- Experiencing Triggers – This can be anything that causes the individual to remember their shameful feelings or anything that contributes to new feelings of shame. For individuals with substance use disorder, it can mean driving past a local club or hangout where they used to imbibe, or it can mean socializing with people who use drugs or alcohol.
- Performing an Action or Acting Out – This doesn’t usually refer to something positive, like getting help for the shameful feelings. For someone with substance abuse, it often means relapsing and continuing the cycle of shame.
How Shame Leads To and Fuels Addiction
Shame is a very powerful emotion. It can lead people to believe that they are unworthy or less than. They may also think that they are unlovable, a bad person and unimportant to other people, even their family members. Because of these feelings of worthlessness, the individual may believe that they are unworthy of happiness and a good life.
These feelings and thoughts can become self-fulfilling prophecies when they’re combined with self-destructive behaviors. Individuals who feel a high level of shame and do not have the appropriate healthy coping skills may engage in unhealthy and even dangerous behaviors. These can include drinking alcohol, using drugs, binge eating, taking part in risky sexual behavior and even self-harm or self-injury. The reason individuals with a lot of shame engage in these types of behaviors is to dull the pain of the shame and even to forget about the shame for a short period of time.
How to Break the Cycle of Shame
Shame can be and often is an underlying factor for addiction and mental illness. High levels of shame can lead to depression, anxiety, social phobia, OCD, mood disorders, co-dependency and PTSD. Individuals with a lot of shame may also have low self-esteem and self-worth. Individuals with mental illness are also more likely to take drugs or drink alcohol to self-medicate. The good news is that there are ways to break the cycle of shame and recover from addiction.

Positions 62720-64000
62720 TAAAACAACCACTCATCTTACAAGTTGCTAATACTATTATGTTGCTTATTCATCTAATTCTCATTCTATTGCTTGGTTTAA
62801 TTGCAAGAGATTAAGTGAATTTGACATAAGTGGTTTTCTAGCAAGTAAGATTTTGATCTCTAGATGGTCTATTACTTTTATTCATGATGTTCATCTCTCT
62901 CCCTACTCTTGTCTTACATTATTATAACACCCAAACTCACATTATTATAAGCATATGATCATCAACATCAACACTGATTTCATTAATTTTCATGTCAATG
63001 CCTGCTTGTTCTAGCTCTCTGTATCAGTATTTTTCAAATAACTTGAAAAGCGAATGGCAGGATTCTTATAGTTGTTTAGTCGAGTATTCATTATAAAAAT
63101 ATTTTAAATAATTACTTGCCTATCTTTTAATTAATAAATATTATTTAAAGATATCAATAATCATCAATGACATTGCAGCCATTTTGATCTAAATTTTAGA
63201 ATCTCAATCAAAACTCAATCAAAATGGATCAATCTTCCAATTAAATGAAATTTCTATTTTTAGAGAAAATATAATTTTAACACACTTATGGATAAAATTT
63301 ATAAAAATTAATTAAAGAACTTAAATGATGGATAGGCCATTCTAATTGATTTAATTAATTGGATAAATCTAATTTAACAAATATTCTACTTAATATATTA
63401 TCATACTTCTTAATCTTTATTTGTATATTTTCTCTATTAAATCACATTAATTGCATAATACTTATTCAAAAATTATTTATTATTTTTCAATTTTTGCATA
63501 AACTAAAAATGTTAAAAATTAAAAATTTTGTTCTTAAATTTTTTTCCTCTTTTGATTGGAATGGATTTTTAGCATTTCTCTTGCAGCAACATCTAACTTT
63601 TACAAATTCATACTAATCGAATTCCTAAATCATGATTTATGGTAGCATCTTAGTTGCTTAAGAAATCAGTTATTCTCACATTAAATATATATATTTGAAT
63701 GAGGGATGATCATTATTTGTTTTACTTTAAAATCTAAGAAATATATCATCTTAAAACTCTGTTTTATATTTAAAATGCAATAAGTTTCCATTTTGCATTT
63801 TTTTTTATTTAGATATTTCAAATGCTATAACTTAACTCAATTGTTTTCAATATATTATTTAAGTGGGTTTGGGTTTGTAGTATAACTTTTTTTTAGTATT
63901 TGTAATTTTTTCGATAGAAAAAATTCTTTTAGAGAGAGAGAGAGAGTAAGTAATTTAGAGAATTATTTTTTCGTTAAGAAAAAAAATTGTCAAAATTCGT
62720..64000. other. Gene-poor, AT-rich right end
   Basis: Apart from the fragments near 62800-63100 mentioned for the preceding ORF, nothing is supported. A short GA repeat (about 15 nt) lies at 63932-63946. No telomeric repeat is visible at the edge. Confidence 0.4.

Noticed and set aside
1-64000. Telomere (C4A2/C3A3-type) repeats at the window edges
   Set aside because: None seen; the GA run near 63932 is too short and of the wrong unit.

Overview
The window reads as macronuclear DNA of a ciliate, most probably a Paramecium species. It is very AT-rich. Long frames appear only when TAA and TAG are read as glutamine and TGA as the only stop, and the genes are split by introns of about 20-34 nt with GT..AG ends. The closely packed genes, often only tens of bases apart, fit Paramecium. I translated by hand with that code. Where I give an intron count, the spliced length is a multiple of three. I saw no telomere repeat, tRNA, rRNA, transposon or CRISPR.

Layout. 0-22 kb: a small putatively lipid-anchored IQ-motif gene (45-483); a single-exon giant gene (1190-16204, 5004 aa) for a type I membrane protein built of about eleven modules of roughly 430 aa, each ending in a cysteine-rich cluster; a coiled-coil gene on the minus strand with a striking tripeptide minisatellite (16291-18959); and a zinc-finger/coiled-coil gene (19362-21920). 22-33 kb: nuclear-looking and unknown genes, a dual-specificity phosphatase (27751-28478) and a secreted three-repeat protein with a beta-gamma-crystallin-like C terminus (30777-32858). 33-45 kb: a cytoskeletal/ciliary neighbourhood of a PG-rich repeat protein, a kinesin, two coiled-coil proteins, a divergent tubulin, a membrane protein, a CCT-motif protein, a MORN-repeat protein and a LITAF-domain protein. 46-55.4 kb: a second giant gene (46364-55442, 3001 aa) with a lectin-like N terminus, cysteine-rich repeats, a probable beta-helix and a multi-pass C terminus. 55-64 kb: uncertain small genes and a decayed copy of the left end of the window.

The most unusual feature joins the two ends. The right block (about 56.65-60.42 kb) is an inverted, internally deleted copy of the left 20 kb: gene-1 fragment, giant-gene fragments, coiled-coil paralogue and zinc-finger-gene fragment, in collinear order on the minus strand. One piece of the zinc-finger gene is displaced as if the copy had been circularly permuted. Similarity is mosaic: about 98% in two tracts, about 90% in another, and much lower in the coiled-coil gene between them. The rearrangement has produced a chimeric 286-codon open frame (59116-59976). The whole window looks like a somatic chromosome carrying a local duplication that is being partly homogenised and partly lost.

1. Acknowledge the Shame
Recognize the feelings of shame and admit to them. Humans have a lot of emotions, and it’s okay to recognize those emotions and to feel them. This is a lot like the act of standing in front of a recovery group, stating your name and verbalizing that you are an addict. It makes it real, and it allows you to take responsibility and own the feelings. When you own your feelings, those feelings can stop owning you.
2. Gather Information on Your Triggers
Recovering addicts and individuals who feel a lot of shame must discover their triggers. These are events or situations that make you want to use again or cause feelings of worthlessness or embarrassment. By knowing your triggers, you can begin to develop healthy coping skills. You’ll also be able to avoid some triggers.
3. Work on Changing Your Negative Thoughts and Behaviors
Start working on ways to change your negative thinking into positive thoughts and actions. You should also start working on self-compassion, self-love, accepting yourself and forgiving yourself. It’s impossible to change the past, but it is possible to learn from the past and make positive changes that will lead to a happier and drug-free future.
Get Help from the Professionals at Live Free Recovery Services in New Hampshire
Don’t be afraid to get help from professionals. Professional addiction counselors and medical professionals can help you deal with feelings of shame and substance use disorder. Live Free Recovery Services can help individuals with drug and alcohol dependency as well as mental health disorders. They offer detox and treatment for a range of drug use disorders and alcohol abuse. Their treatment programs include inpatient, outpatient, MAT, partial hospitalization and long-term rehabilitation. While you’re in treatment, you’ll also receive a range of counseling services, including cognitive and dialectal behavioral therapy, family therapy, group therapy and individual therapy.
If you’re ready to stop the cycle of shame and get help for your substance use disorder, call our friendly representatives today.
Published on: 2024-01-14
Updated on: 2024-01-14